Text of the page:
Philippians 3:8-11 (KJV)

8 Yea doubtless, and I count all things but loss for the excellency of the knowledge of Christ Jesus my Lord: for whom I have suffered the loss of all things, and do count them but dung, that I may win Christ,
9 And be found in him, not having mine own righteousness, which is of the law, but that which is through the faith of Christ, the righteousness which is of God by faith:
10 That I may know him, and the power of his resurrection, and the fellowship of his sufferings, being made conformable unto his death;
11 If by any means I might attain unto the resurrection of the dead.

The apostle Paul understood how to handle tough circumstances.

Even while he was confined in a prison cell, he kept his eyes on Christ and trusted firmly in the Savior. Therefore, despite being in chains, he was able to celebrate the Lord’s work in his life. In fact, the epistle he wrote from jail to the Philippians was filled with rejoicing (1:18; 2:18; 3:1).

Focusing on Christ is neither a natural reaction nor an easy one.

Our instinct is to dwell on the situation at hand, searching for solutions or stewing over the pain and difficulty. As a result, troubles look scary and overwhelm us with a sense of defeat.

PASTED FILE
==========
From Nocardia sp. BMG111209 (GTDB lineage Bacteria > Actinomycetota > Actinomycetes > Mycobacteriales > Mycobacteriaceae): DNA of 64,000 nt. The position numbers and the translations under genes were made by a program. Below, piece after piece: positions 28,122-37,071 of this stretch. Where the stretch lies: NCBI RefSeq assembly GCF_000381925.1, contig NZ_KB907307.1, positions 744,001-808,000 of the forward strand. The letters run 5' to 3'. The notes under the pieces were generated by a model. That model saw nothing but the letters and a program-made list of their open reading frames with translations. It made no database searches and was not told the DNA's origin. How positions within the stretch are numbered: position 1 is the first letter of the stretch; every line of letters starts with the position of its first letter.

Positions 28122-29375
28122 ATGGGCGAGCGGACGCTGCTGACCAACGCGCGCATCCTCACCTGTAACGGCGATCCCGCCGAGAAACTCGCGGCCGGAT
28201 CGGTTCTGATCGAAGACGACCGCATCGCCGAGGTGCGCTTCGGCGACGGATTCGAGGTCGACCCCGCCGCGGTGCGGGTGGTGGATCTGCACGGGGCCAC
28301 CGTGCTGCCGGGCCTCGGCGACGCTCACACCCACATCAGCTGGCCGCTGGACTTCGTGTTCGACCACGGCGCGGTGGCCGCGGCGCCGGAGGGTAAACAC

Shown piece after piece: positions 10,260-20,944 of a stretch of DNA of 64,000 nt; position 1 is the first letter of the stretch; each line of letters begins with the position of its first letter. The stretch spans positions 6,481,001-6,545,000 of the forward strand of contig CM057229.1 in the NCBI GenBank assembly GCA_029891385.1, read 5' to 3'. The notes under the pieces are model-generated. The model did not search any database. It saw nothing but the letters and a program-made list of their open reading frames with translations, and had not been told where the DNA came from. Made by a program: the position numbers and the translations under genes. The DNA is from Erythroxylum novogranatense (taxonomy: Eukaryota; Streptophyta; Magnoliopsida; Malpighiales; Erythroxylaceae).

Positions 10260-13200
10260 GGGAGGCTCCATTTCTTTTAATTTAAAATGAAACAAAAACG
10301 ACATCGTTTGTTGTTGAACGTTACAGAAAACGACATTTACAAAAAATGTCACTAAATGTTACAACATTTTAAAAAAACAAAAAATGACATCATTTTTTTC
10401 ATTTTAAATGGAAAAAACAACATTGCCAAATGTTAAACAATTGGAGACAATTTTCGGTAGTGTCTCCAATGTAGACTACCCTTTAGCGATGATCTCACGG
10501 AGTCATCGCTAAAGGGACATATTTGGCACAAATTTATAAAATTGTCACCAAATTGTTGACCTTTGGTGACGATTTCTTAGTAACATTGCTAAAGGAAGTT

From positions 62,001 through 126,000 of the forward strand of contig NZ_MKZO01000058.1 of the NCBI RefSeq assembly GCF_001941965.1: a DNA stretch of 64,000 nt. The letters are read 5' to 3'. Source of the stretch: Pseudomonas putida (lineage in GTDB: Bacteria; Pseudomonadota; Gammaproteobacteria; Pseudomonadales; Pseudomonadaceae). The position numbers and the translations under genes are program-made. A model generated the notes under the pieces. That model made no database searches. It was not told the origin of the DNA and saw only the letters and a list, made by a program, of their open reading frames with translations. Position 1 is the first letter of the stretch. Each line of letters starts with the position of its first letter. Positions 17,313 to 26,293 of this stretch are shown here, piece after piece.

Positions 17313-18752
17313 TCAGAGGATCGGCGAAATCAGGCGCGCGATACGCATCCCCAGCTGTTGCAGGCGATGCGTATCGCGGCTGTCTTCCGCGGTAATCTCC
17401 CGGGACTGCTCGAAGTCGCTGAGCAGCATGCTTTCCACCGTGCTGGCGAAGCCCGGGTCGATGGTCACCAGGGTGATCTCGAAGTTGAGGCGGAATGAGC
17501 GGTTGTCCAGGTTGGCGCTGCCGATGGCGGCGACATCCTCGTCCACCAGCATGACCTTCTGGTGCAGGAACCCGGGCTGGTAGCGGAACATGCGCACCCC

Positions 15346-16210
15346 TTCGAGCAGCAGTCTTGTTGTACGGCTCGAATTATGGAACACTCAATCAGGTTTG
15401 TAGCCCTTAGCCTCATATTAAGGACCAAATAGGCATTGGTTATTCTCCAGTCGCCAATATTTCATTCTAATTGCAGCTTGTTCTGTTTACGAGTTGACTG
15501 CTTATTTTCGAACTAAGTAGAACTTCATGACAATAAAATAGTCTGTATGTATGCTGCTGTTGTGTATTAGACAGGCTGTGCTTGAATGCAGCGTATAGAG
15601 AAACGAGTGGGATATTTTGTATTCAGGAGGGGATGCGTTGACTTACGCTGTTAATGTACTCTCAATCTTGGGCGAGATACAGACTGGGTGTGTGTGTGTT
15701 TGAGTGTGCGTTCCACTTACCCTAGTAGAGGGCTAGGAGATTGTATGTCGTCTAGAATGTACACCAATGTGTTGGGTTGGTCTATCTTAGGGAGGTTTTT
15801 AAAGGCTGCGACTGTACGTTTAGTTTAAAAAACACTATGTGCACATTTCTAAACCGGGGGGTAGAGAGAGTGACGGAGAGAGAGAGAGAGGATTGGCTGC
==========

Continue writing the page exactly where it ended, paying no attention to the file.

However, fear and defeat cannot live long in a heart that trusts the Lord. I’m not saying you’ll forget what you’re going through, but you can choose to dwell on His provision and care instead. He is the Deliverer (2 Cor. 1:10). He is the Healer (Deut. 32:39). He is the Guide (Prov. 3:6).

The believer who lays claim to divine promises discovers that God pushes back negative emotions. In their place, hope, confidence, and contentment take up residence (Phil. 4:11). You aren’t going to be happy about a difficult situation, but you can be satisfied that God is in control and up to something good in the midst of trouble.

The Lord’s principles and promises don’t change, no matter how severe or painful the situation is.

Focus on Christ instead of the circumstances—God will comfort your heart and bring you safely through the trial.

Then you can answer Paul’s call to “rejoice in the Lord always” (Phil. 4:4).

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